</ul>

The next step is to define an enumerator and three custom classes which are to be used as arguments to the MultiList constructor.
<p>
<pre>
// declare the enumerator which defines the sort orders that we want on the Person class
private enum PersonSortCriteria
{
	Name,
	Age,
	Career
};

public class NameComparer : MultiList&lt;<code>Person</code>&gt;.ITypeComparer&lt;<code>string</code>&gt;, IComparer&lt;<code>Person</code>&gt;
{
	public int Compare (Person p1, Person p2)
	{
		return p1.Name.CompareTo (p2.Name);
	}
	public int Compare (Person p, string name)
	{
		return p.Name.CompareTo (name);
	}
}

public class AgeComparer : MultiList&lt;<code>Person</code>&gt;.ITypeComparer&lt;<code>int</code>&gt;, IComparer&lt;<code>Person</code>&gt;
{
	public int Compare (Person p1, Person p2)
	{
		return p1.Age - p2.Age;
	}
	public int Compare (Person p, int age)
	{
		return p.Age - age;
	}
}

public class CareerComparer : MultiList&lt;<code>Person</code>&gt;.ITypeComparer&lt;<code>Person.Profession</code>&gt;, IComparer&lt;<code>Person</code>&gt;
{
	public int Compare (Person p1, Person p2)
	{
		return p1.Career.CompareTo (p2.Career);
	}
	public int Compare (Person p, Person.Profession career)
	{
		return p.Career.CompareTo (career);
	}
}
</pre>

<p>
The last step is to instantiate the three comparer objects and the MultiList class object. Note that the
comparer object argument order matches the order of the PersonSortCriteria enumerator constants in the
constructor.

<pre>
NameComparer nameComparer = new NameComparer ();
AgeComparer ageComparer = new AgeComparer ();
CareerComparer careerComparer = new CareerComparer ();
MultiList&lt;<code>Person</code>&gt; ml = new MultiList&lt;<code>Person</code>&gt; (typeof (PersonSortCriteria), nameComparer, ageComparer, careerComparer);
</pre>
<p>
After this, adding objects to the list is straightforward.
<pre>
// add four Person objects to the MultiList
Person Jim = new Person ("Jim",	42, Person.Profession.Teacher);
ml.Add (Jim);
ml.Add (new Person ("Susan", 29, Person.Profession.Lawyer));
ml.Add (new Person ("Arthur", 22, Person.Profession.Barber));
ml.Add (new Person ("Ellen", 29, Person.Profession.Teacher));
</pre>
A list can be searched for an index or for the actual object. It might be preferable to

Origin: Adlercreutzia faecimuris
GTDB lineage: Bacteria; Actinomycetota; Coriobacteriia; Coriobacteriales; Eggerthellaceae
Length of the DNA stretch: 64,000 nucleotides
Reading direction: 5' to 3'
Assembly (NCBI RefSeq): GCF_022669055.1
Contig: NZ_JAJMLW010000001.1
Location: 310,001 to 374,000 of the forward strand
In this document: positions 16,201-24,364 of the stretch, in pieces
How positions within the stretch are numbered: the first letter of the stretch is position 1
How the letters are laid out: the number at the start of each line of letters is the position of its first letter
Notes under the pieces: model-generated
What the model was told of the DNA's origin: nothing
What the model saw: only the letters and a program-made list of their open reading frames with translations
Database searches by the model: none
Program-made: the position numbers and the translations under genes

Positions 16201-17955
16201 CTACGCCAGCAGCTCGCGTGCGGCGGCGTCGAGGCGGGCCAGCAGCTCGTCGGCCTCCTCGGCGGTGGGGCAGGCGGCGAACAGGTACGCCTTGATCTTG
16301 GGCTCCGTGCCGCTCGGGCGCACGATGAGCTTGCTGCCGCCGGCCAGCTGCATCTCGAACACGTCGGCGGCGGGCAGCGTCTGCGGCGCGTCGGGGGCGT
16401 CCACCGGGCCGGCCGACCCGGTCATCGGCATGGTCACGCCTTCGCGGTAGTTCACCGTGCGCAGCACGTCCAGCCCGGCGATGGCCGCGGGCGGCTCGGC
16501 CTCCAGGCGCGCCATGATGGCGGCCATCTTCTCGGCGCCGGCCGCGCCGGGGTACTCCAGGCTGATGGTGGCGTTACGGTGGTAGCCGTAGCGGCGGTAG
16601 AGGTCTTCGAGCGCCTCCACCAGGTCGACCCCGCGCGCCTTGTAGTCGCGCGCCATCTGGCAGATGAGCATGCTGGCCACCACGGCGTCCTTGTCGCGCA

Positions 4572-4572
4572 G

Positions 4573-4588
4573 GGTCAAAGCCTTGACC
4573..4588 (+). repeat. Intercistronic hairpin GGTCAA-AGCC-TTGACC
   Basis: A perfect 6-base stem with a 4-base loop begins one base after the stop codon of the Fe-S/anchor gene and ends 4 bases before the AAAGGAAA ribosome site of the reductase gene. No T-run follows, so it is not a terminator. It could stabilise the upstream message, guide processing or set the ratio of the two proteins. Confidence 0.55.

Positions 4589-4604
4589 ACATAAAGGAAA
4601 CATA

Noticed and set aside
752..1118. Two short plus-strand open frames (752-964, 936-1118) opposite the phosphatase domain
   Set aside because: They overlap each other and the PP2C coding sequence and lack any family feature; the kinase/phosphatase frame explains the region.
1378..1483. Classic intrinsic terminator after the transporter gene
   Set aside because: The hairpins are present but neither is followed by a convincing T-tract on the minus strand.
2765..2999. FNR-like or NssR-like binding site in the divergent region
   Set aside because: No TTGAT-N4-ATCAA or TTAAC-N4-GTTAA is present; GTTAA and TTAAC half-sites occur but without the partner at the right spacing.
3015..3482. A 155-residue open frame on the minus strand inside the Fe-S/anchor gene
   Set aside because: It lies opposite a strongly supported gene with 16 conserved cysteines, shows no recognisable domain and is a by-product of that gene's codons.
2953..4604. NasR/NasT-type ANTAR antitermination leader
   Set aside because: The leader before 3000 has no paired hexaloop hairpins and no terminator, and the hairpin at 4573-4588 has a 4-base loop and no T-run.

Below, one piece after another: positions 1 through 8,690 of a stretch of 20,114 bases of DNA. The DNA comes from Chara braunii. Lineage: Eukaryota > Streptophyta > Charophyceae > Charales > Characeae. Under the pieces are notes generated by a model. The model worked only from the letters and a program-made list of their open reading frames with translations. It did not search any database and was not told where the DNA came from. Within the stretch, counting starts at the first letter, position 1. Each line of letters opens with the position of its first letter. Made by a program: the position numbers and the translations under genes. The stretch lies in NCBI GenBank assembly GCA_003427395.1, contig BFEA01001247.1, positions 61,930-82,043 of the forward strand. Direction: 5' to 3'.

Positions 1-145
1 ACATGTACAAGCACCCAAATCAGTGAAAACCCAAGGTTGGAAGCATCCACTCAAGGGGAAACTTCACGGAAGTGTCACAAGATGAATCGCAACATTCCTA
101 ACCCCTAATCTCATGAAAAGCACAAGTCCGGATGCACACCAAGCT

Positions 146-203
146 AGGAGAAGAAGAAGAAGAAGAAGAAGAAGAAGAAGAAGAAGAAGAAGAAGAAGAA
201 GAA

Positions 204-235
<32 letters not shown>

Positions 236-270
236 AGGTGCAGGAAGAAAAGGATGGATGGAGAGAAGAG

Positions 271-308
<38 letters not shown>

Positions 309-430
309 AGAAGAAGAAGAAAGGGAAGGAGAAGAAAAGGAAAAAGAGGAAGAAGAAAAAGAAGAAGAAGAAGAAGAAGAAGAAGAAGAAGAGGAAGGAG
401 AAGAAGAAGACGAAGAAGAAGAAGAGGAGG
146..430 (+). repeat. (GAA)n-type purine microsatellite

search for an index if you're not sure if a match will be found. If a match is not 
found, index searches return <code>MultiList.NotFound</code>. When a match is found,
an index is returned that corresponds to the sort order of the search.
<p>
The following examples demonstrate the use of the index methods.<p>

<B>Searching for list indexes</B><p>
There are two types of searches that can be done on a MultiList object. The first
type searches for an object with an existing Person object. 
<pre>
// return the index of Jim in the name sort list
int index = ml.FindIndex (PersonSortCriteria.Name, Jim);

// return the index of Jim in the age sort list
index = ml.FindIndex (PersonSortCriteria.Age, Jim);
</pre>
<p>
The second type of search uses a data type that corresponds to a particular sort order.
<pre>
// return the index of Susan in the name sort list
int index = ml.FindIndex&lt;<code>string</code>&gt; (PersonSortCriteria.Name, nameComparer, "Susan");

// return the index of the first Person with an age of 29
index = ml.FindIndex&lt;<code>int</code>&gt; (PersonSortCriteria.Age, ageComparer, 29);

// return the index of the first Person with a career of Barber
index = ml.FindIndex&lt;<code>Person.Profession</code>&gt; (PersonSortCriteria.Career, careerComparer, Person.Profession.Barber);
</pre>
<p>
The <code>ActiveList</code> property may be used to specify a particular sort order, which will apply to 
all subsequent methods which do not specify a sort order.
<pre>
ml.ActiveList = PersonSortCriteria.Age;

// return the index of the first Person with an age of 29
int index = ml.FindIndex&lt;<code>int</code>&gt; (ageComparer, 29);
</pre>

<p>
When an index is obtained, the object can be accessed in a couple of ways. In
the previous code example, the <code>ActiveList</code> property was set to <code>PersonSortCriteria.Age</code>. If the Item indexer is used, it will 
return objects from the Age list.
<pre>
// note that we first check to see that a valid index was returned, 
// before accessing the list element.
if (index != MultiList.NotFound)
{
	Person match = ml[index];
}
</pre>

<p>
You may also access any of the lists using the <code>GetObject</code> method.
<pre>
int index = ml.FindIndex&lt;<code>string</code>&gt; (PersonSortCriteria.Name, nameComparer, "Susan");
if (index != MultiList.NotFound)
{
	Person match = ml.GetObject (PersonSortCriteria.Name, index);
}
</pre>

<B>Searching for actual objects</B>
<p>
The <code>Find</code> methods return a reference to the object stored in the list.
When you use one of the <code>Find</code> methods that return an actual object, you will have to do so
in a try/catch block, or else use the <code>TryFind</code> methods.

<pre>
Person match;
try
{
	match = ml.Find&lt;<code>string</code>&gt; (PersonSortCriteria.Name, nameComparer, "Susan");
}
catch (MultiListObjectNotFoundException)
{
	// not found
}

// set the active list to age, and use the TryFind method to search
ml.ActiveList = PersonSortCriteria.Age;
if (true == TryFind&lt;<code>string</code>&gt; (ageComparer, 29, <code>out</code> match))
{
	// a match was found
}
</pre>

<B>Searching for multiple objects</B>
<p>
Several methods are available that return multiple objects or indexes when duplicates exist.
<pre>
<code>IndexRange</code> range = ml.FindIndexes&lt;<code>int</code>&gt; (PersonSortCriteria.Age, ageComparer, 29);
if (range.Count > 0)
{
	// one or more matches was found
	foreach (int index in range)
	{
		// iterate indexes
	}
}

Person[] matches = ml.FindMultiple&lt;<code>int</code>&gt; (PersonSortCriteria.Age, ageComparer, 29);
if (matches.Length > 0)
{
	// one or more matches was found
}
</pre>

<h2>Points of Interest</h2>

The unit test code for this project requires NUnit 2.4.3.

<h2>History</h2>

<p>Initial release - January 20, 2008
<p>Enhanced - February 5, 2008: Added IndexRange object and iteration. This object simplifies
	the handling of multiple indexes returned from Find methods.